My faithful readers will recall that while I don’t necessarily have an aversion to eating at chain restaurants, I do prefer to frequent the independent restaurateurs. This is especially true when we are traveling.
This does, however, create its own set of problems. Will the quaint diner in the small town on route to our destination deliver an inspired meal or will we be ordering a side of gastric indigestion? Are we walking into a cheerful restaurant filled with delightful and friendly characters or a grease pit populated with angry naked mimes ? In short, just choosing a diner at random is a form of culinary roulette. Sadly, this dilemma is exactly why the ubiquitous fast food chains are so very successful. Like it or not, they promise consistency in the food, even if that means that the food is not going to be all that good or memorable. An interesting tidbit of information is that Duncan Hines of cake mix fame first made a name for himself by writing a book that recommended good places to eat for the wary traveler. Duncan Hines was a salesman who was apparently tired of stumbling into greasy spoon diners and began to take notes of the good places on the road to eat. Some time later he got the idea that others would appreciate his list and published the book Adventures in Good Eating.*
*The Foodie daughter requested that I expand upon the section about Duncan Hines.
Today we have the Internet and can research places to eat along the way and once we reach our destination. Restaurant reviews can help to guide the traveler to the best places to eat in a given location. Yes, this is a bit of work, but the results can be outstanding.
Case in point: my husband and I were traveling to Lexington, Kentucky for the annual Indiana Scottish Rite Council of Deliberation. While we could have made the three hour trip without stopping, I knew that this was finally the chance to try out a restaurant in Louisville, Kentucky that I had first heard about on the Food Network show Throwdown! with Bobby Flay. Bobby Flay had shown up to challenge Lynn’s Paradise Café owner Lynn Winter to a breakfast throwdown. Happily, Lynn rose to the challenge and won handily.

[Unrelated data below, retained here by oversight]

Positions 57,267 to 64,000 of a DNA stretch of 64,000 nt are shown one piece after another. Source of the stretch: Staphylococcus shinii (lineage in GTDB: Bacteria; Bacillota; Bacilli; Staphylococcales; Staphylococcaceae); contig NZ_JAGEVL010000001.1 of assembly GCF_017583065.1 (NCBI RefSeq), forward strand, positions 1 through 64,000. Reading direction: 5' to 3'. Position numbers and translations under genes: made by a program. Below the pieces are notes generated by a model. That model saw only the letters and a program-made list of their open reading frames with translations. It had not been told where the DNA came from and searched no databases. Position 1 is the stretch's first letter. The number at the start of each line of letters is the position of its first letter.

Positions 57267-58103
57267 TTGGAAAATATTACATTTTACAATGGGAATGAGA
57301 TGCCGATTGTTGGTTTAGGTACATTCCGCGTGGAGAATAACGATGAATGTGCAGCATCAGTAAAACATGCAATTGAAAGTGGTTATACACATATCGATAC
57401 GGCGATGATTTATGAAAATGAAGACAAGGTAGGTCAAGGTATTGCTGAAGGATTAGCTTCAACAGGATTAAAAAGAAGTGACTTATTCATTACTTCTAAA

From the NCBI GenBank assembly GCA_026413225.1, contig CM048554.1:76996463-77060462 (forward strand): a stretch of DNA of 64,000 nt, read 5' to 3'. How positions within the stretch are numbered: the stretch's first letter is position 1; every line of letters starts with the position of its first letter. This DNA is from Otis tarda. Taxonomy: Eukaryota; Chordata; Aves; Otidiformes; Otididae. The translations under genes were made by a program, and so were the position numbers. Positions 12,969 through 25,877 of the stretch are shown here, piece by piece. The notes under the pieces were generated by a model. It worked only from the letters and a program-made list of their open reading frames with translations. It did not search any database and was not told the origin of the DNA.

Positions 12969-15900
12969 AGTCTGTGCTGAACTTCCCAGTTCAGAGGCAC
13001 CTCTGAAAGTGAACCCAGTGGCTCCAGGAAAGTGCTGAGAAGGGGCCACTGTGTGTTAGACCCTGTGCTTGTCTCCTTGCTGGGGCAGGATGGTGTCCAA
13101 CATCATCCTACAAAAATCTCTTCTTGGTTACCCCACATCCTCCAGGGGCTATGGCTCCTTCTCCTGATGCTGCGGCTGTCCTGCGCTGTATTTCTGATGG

Owner Lynn misses no opportunity to interject fun and color in and on the building.
Even the parking lot is decorated.
The entire front section of the building was dedicated to selling merchandise, most of it as quirky and eclectic as the restaurant looked to be. Everything from wacky hats to toys to gag gifts filled the area.
On second thought, we really should have only ordered one dish for the both of us. Each serving could have fed a small village. Oh my, no wonder this dish sent Bobby Flay packing back to New York City. This is heaven on a plate.
After eating all that we could, and believe me, we both tried, we paid our bill and left. We later realized that we had left a bit of ourselves behind as my husband left his IU ball cap at the restaurant.
Sadly, though I looked, I didn’t catch sight of the elusive owner while we were there. I was really hoping to meet this interesting woman. Perhaps we will return one day and try the other dish that beat an Iron Chef’s best dish.